Ground Chuck: Seth Rollins


Well, except for this guy, perhaps. Rollins spent the last few weeks exhorting Triple H to allow Ambrose to compete against him so that they could do something about him once and for all, and for good reason. Certainly the boss could manipulate things enough to put Dean in a compromising and untenable position, right? Not so much. Instead, he gets kicked out of the building by the world's most incompetent security staff just long enough to show up and prevent Rollins from doing anything. Rollins being a chickenshit heel is fine, down to the escort by what appeared to be the Basham brothers after seventy Big Macs, but it failed to launch the "Plan B" touted by Trips heading into Battleground. It was quite a reach to even pretend that Rollins would be cashing in after the main event due to him being in a tough match of his own anyway, but the angle was pretty much dumped like Seth's luggage as he narrowly escaped in his rental car. When he didn't bother to stick around for the title match, neither did my remaining interest. From the graphic proclaiming him as "Money in the Back" winner to being effectively bearhugged by the diminutive Charles Robinson, it was not a banner evening.


Battle Tested: Rusev/Swagger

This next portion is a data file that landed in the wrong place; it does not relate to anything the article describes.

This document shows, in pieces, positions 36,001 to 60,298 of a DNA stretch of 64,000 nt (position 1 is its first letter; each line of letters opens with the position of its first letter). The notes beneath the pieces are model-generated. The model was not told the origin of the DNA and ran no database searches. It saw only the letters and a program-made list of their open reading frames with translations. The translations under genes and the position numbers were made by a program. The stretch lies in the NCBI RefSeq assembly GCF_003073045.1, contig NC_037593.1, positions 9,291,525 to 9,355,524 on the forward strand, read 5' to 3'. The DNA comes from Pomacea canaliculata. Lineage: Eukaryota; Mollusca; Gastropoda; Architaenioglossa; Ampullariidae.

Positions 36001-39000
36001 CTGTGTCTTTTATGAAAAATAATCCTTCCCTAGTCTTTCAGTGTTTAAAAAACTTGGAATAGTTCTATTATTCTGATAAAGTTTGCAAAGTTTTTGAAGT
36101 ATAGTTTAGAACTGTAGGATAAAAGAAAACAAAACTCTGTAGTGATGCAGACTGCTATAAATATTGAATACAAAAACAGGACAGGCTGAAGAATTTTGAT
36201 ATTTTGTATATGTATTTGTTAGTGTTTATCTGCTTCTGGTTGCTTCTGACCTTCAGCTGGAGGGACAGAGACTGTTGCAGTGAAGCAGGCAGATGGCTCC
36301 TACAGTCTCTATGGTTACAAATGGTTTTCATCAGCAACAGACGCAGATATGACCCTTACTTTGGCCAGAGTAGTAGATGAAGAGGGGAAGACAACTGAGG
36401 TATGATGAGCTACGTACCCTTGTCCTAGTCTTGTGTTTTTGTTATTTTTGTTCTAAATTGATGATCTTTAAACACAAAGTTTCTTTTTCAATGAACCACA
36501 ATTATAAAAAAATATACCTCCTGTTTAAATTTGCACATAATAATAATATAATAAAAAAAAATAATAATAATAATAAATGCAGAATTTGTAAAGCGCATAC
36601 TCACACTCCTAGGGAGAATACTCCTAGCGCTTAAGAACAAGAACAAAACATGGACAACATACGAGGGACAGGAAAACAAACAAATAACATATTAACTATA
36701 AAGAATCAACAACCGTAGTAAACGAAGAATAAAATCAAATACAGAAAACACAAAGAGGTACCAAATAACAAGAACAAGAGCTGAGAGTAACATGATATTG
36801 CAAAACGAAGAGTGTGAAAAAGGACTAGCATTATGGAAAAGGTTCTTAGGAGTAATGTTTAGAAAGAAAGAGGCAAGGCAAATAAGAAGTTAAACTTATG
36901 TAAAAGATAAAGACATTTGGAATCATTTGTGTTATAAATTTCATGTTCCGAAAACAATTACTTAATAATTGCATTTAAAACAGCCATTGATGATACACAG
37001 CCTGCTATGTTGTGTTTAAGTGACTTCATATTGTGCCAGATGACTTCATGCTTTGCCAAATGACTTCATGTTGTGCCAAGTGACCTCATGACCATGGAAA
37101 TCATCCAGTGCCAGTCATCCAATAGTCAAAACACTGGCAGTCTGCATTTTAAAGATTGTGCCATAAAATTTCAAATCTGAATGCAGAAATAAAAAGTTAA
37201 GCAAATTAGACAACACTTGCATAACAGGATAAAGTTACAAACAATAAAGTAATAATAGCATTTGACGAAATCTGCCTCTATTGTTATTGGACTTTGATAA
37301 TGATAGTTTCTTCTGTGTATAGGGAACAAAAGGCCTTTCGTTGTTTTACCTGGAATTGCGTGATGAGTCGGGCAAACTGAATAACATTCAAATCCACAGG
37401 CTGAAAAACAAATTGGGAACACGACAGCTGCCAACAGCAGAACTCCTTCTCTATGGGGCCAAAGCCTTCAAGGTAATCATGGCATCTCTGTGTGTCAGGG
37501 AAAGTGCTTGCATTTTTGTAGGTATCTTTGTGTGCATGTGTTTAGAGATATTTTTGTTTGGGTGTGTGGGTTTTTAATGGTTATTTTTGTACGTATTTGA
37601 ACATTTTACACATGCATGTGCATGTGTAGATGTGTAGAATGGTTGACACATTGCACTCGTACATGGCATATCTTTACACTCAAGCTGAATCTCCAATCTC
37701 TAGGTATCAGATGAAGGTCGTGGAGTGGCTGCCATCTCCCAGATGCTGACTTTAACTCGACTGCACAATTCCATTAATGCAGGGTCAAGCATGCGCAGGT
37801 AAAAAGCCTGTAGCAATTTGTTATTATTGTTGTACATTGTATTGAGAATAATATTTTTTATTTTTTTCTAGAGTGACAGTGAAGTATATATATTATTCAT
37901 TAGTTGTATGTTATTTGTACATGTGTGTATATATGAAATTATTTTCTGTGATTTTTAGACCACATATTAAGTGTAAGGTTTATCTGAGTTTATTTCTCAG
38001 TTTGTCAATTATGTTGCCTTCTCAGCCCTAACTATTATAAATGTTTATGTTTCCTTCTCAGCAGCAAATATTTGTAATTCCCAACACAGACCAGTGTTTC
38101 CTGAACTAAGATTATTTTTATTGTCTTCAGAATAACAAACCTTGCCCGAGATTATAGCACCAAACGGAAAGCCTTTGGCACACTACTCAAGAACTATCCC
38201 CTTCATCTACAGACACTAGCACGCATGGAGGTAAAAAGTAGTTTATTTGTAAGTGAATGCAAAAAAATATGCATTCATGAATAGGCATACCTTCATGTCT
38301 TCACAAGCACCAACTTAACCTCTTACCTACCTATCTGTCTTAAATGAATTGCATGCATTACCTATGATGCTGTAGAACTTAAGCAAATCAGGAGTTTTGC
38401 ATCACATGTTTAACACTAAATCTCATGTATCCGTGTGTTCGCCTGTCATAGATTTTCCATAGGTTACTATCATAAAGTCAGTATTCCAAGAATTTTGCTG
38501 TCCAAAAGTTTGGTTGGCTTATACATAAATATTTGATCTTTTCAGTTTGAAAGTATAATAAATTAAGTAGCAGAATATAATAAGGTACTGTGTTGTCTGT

It's true that Rusev's shtick is more than a little reminiscent of Nikolai Volkoff, but who's counting? Thus far, the WWE has presented him pretty well and made some good decisions as to who to match the Bulgarian Brute up against. That streak continued at Battleground, as what has become a rather entertaining midcard feud reached its completion with Rusev locking up against the suddenly-cheered Jack Swagger. The voices behind the men, Zeb Colter and Lana, have carried the mail here, and that continued Sunday, with both spouting off their usual banter before things got underway. Once that occurred, though, the two fought a compelling and realistic match, with Swagger teasing the Patriot Lock more than once and both men getting some solid shots in. By the time the action spilled to the outside, it was semi-predictable that a countout would occur, which is exactly what happened as Rusev propelled Swags into the ringpost in an oddly realistic way which resulted in the medical team being brought out to attend to the Real All American American. That allowed Lana to heel it up royally, encouraging Rusev to continue the assault despite the best efforts of the familiar faces of the WWE personnel. That technique is exactly what they need to do to keep Rusev's act fresh enough.